19th Feb 2017

My Child Never Listens!

Achieving behaviour change in children 3.5 years and over

 

Being in the early childhood sector, I run into a lot of mums, dads, grandparents and carers who are struggling to get their little ‘monsters’ to listen.  

The questions they ask me indicate that a great majority are struggling with the same problems:

1. How do I get my child to sleep on time? 

2. My child is refusing to brush their teeth and get ready in the mornings, what do I do?

3. When we are at the shops my child just won’t listen, he/she grabs things and has tantrums in front of all these other people. I am so embarrassed, how do I make it stop?

 

I thought the best way to go about helping all the lovely parents and carers is to summarise what the bulk of research is suggesting and to integrate in some of my personal experience. I am not suggesting that my experience is anything special but is useful to support the well-established empirical findings around children and behaviour. 

 

So let’s break down our children’s behaviour into 4 components: 

1. Antecedents (before)

What triggers particular behaviours in your child? Have you noticed a pattern? Maybe your child has a tantrum when you take something away from them or maybe it’s when they haven’t had their midday nap. Have there been any events in their life that may have caused them to behave in a particular way? 

 

2. Context (during) 

Every context has a different and new set of challenges. At home it is about getting ready to get to school on time, at the shops it’s about ensuring my child doesn’t have a melt-down because I won’t buy them something, when we are on a walk I want my child to hold my hand and not run away from me… you get the picture. 

 

So each context has a different set of challenges and when we consider behavioural change parents and caregivers need to have a good understanding of the behaviours that present in different situations. 

 

3. The behaviour (during) 

What exactly is/are the behaviour(s) that are problematic? Let’s take that a step further, can you list the behaviour’s from the most problematic to the least problematic? Now parent’s; I want you all to remember that our kiddies are just that, they are kids. I myself am guilty of sometimes having expectations that are unreasonable but in those moments I always remember to tell myself “remember they are just kids”. 

 

Things that are okay:

1. some sibling rivalry 

2. occasional mischief (which a lot of the time is their way of expressing their curiosity)

3. asking “why”  

 

Things that probably are not okay:

1. hitting parents/adults 

2. excessive violence towards other children  

3. melt-downs in the middle of a shopping centre 

 

4. Your intervention (before/during/after) 

How do you manage your child’s behaviour? Do you intervene when you see something is about to happen or do you wait till afterwards? Are you able to manage your emotions during these episodes or do you also become frustrated, angry or sad?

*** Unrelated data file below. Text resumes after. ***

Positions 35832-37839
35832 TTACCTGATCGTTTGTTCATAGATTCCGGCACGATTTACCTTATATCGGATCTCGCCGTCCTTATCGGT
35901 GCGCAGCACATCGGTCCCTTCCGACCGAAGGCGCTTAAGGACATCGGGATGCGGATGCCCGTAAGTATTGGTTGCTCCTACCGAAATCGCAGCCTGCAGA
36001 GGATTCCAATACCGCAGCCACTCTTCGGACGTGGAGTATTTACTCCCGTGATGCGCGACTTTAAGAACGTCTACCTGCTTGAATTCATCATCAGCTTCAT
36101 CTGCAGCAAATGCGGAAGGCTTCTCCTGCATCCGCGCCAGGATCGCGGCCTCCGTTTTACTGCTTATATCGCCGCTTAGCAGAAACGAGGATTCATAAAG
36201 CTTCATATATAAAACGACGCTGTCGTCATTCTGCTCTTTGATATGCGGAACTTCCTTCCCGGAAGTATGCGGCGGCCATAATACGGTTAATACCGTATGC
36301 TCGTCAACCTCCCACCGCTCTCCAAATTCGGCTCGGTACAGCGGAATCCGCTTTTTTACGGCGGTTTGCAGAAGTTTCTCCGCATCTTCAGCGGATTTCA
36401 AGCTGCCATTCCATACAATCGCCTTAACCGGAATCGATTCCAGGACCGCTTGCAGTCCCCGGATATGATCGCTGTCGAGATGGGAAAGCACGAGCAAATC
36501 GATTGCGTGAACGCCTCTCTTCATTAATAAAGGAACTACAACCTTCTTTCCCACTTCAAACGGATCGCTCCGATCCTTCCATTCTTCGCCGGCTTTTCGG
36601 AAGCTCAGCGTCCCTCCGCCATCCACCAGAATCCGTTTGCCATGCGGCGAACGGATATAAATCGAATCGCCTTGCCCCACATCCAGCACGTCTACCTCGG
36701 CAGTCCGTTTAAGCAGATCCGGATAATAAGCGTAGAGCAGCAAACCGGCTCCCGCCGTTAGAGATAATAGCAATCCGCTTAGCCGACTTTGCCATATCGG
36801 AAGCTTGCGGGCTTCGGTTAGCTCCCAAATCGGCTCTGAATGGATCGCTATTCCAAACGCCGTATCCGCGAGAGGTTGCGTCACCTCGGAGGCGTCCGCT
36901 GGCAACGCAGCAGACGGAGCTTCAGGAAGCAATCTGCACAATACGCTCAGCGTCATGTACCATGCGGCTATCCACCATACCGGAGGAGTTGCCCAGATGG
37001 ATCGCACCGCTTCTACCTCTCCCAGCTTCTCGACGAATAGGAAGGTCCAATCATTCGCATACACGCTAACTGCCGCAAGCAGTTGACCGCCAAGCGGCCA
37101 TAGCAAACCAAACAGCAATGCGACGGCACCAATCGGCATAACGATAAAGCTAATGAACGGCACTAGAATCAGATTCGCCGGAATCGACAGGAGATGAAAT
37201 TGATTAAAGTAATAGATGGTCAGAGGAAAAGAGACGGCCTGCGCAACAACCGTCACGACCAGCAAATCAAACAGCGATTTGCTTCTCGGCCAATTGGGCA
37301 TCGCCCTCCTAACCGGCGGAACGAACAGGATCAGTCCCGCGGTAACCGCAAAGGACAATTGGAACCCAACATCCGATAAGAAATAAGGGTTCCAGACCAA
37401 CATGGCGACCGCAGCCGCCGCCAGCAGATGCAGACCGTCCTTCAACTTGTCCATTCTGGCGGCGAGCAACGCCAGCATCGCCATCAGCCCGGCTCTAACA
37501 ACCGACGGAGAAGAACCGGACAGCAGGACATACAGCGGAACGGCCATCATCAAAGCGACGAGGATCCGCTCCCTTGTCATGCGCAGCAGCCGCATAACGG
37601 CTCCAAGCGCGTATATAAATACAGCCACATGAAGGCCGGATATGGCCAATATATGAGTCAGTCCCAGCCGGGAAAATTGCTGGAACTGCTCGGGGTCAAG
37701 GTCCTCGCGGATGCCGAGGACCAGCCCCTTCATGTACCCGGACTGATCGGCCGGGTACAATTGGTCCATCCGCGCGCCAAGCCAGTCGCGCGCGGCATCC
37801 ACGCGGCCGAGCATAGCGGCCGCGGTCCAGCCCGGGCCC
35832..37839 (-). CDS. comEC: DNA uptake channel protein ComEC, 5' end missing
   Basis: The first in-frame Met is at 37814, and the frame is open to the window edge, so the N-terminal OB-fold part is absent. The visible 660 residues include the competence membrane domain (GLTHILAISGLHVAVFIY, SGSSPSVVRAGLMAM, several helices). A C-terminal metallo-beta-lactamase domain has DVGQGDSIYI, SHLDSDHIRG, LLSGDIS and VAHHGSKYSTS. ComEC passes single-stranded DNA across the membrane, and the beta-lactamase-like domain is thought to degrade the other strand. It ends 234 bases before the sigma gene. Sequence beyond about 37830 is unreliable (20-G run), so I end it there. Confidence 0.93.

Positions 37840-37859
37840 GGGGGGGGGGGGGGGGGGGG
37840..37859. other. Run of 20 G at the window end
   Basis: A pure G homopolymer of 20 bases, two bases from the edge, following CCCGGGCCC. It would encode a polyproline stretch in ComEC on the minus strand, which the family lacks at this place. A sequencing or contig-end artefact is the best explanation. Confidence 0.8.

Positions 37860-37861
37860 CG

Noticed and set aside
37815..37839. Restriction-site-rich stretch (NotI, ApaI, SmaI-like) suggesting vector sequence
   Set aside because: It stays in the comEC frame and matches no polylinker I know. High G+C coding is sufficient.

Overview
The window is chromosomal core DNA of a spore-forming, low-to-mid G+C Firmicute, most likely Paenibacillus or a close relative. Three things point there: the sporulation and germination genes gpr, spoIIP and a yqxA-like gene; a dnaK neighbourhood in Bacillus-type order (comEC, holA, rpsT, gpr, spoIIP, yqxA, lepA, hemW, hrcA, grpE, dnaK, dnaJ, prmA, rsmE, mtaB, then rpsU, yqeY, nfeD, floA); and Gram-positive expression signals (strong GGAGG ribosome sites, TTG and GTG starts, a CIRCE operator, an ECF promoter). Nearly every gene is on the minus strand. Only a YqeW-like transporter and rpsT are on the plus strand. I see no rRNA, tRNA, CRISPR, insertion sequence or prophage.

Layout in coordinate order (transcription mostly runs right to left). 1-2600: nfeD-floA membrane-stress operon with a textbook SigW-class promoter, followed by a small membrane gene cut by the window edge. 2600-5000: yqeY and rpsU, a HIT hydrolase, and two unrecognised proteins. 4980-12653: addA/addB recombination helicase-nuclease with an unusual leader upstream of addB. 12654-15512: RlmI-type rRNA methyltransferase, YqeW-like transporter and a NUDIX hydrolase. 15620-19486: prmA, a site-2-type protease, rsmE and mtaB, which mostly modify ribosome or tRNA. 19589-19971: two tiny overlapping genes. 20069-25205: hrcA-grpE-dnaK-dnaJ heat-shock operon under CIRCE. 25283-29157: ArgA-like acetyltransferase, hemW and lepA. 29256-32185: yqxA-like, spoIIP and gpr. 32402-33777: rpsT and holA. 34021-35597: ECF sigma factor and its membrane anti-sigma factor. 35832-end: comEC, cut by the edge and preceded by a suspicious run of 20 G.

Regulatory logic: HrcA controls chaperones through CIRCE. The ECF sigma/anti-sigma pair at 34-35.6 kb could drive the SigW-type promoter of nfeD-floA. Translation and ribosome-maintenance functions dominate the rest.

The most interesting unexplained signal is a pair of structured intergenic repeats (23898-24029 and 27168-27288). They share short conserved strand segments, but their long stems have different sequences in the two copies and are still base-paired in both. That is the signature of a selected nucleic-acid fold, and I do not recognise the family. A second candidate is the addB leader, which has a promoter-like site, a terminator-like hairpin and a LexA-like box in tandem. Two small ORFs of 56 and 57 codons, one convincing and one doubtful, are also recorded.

A lot of parents and caregivers feel a sense of guilt around the way they have parented their child. Let me assure you that if you feel guilty and have taken out the time in your busy schedule to read this article then you obviously have your child’s best interests at heart.

So taking in everything I have said above, behaviour is multi-faceted and therefore, if we want to see a change in behaviour we are setting ourselves up for failure if we target them all at once.

 

So how do we make that change? 

  1. Focus on you - it is important that you are happy and healthy. Make sure you are taking all necessary steps to ensure that you are not too stressed, anxious or overwhelmed. 
  2. Change your mindset - take all the guilt out of your mind and your heart, lock it in a bag and throw it away. Usually guilt prevents parents from following through and this makes your job a lot harder. Kids are very good at identifying your emotions and playing on your guilt. 
  3. Take that list and focus on one context and the most problematic behaviour…
    Personally, I think the home is the best place for you to practice, get things wrong and try again tomorrow. 
  4. Communicate your expectations - so here’s the personal story. Early in 2016 I took in 2 foster children who had some very terrible experiences. I thought it would be a great idea to take them to a park on their first weekend with me, boy was I wrong. Let’s just say there was a lot of fighting, pushing other children, screaming and not listening. I then thought to myself, how can I make this better?

    The next time we went to the park I asked the children:

    “what do you think some rules should be when we go to the park?”…they had some great answers
    “we should take turns, no hitting, no pushing” etc. 

“great, those are some fantastic rules, why do you think we should/shouldn’t do those things” 

“because the other kids will be sad” the 5 year old answered

“great, and if one of you does forget and does one of those things, what should I do?” I asked.
“maybe you should take us home and we can’t stay at the park”